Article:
When Did You Last Check Your Backups?

Success BackupsAre you sure that your backup system is working effectively to protect your business from disaster?

How many people do you know who thought they had an effective backup system in place and when their system crashed they found that they had lost important information?

Sadly I know quite a few people who have lost a lot of information.

Recently a new client lost his whole system after plugging an external drive from his customer into his system. Thankfully we had already started backing his system and were able to fully restore his system (remomtely) within a couple hours with no loss of data.

There are six common reasons why backups fail.

1. Overly-complex backup solutions

One of the major challenges for IT professionals is making sure that the whole set of business applications they use can interface with each other. If your organisation is using a mix of non-standardised products from different providers there is a strong likelihood that the software integration put in place to make the packages “talk” to each other may not work. If the packages can’t talk to each other the backups may not be working or may be incomplete. Some figures suggest that only about 20% of backups fully succeed.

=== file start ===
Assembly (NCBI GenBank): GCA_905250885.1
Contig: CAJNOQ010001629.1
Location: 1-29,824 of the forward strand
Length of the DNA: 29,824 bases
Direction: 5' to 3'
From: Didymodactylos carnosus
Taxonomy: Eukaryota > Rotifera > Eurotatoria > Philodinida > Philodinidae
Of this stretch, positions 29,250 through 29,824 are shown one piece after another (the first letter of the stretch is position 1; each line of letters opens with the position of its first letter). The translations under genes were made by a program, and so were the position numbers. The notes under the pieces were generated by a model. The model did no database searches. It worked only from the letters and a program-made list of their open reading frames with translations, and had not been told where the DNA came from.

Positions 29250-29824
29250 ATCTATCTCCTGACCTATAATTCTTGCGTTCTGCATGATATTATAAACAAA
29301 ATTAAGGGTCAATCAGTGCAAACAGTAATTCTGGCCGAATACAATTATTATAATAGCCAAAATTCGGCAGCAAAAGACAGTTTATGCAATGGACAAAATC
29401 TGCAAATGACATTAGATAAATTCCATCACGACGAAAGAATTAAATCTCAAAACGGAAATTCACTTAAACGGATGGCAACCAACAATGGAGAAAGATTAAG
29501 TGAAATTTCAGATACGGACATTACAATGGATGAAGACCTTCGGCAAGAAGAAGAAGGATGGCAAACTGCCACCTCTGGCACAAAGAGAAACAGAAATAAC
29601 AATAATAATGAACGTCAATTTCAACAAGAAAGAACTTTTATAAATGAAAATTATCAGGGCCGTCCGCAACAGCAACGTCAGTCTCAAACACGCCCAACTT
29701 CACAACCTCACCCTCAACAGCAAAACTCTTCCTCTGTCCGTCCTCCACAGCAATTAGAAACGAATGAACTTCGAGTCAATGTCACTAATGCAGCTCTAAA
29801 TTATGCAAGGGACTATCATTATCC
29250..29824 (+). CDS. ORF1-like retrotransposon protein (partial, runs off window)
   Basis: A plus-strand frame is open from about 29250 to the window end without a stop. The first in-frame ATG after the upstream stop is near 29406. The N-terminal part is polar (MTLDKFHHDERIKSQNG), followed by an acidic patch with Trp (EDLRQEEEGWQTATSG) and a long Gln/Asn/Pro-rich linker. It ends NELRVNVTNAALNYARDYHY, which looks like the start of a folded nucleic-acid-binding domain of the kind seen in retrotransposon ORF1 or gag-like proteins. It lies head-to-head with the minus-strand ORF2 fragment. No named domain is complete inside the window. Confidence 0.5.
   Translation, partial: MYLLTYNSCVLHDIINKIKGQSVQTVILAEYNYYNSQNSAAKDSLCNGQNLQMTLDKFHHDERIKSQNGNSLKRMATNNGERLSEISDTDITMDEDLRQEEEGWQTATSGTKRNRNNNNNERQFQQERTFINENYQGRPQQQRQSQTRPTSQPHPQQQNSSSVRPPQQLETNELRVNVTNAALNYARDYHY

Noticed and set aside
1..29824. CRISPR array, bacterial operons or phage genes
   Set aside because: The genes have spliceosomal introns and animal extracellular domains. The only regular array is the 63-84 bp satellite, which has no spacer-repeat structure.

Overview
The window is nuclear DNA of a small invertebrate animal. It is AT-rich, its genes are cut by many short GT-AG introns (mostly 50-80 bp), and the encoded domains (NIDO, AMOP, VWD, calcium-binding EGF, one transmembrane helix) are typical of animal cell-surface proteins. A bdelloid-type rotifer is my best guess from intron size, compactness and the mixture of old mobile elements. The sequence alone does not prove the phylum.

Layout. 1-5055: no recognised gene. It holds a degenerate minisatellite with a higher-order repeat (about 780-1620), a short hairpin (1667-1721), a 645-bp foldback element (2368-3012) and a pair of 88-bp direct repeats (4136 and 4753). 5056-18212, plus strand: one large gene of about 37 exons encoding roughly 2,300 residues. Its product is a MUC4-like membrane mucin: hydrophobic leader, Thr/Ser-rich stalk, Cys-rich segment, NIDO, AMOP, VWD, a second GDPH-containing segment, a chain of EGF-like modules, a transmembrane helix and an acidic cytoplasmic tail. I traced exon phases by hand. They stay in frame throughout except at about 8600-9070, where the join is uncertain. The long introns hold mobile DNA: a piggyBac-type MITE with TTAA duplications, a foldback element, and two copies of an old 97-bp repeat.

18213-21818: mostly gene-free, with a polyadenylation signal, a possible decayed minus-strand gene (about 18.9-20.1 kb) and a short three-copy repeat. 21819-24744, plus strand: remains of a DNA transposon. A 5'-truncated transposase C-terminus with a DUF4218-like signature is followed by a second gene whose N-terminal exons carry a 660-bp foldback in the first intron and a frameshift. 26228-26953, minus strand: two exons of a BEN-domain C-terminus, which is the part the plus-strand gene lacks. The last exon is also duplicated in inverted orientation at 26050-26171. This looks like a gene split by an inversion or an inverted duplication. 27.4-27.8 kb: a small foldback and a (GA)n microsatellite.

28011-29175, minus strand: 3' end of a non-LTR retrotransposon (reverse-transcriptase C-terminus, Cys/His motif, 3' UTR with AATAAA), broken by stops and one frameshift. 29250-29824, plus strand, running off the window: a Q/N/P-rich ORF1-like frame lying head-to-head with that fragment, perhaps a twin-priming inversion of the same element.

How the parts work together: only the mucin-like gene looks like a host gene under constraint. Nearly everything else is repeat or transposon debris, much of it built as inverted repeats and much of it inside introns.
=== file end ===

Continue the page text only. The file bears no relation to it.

2. Partial backups lose important information

One of the common backup problems is that some organisations only back up part of their dataset. One published survey of businesses found that 31 percent don’t back up email, 21 percent don’t back up application data, and 17 percent don’t back up customer data (including invoices, amounts owing, contacts, etc.). Some large organisations only back up their network files and not their local files assuming that employees only use the network.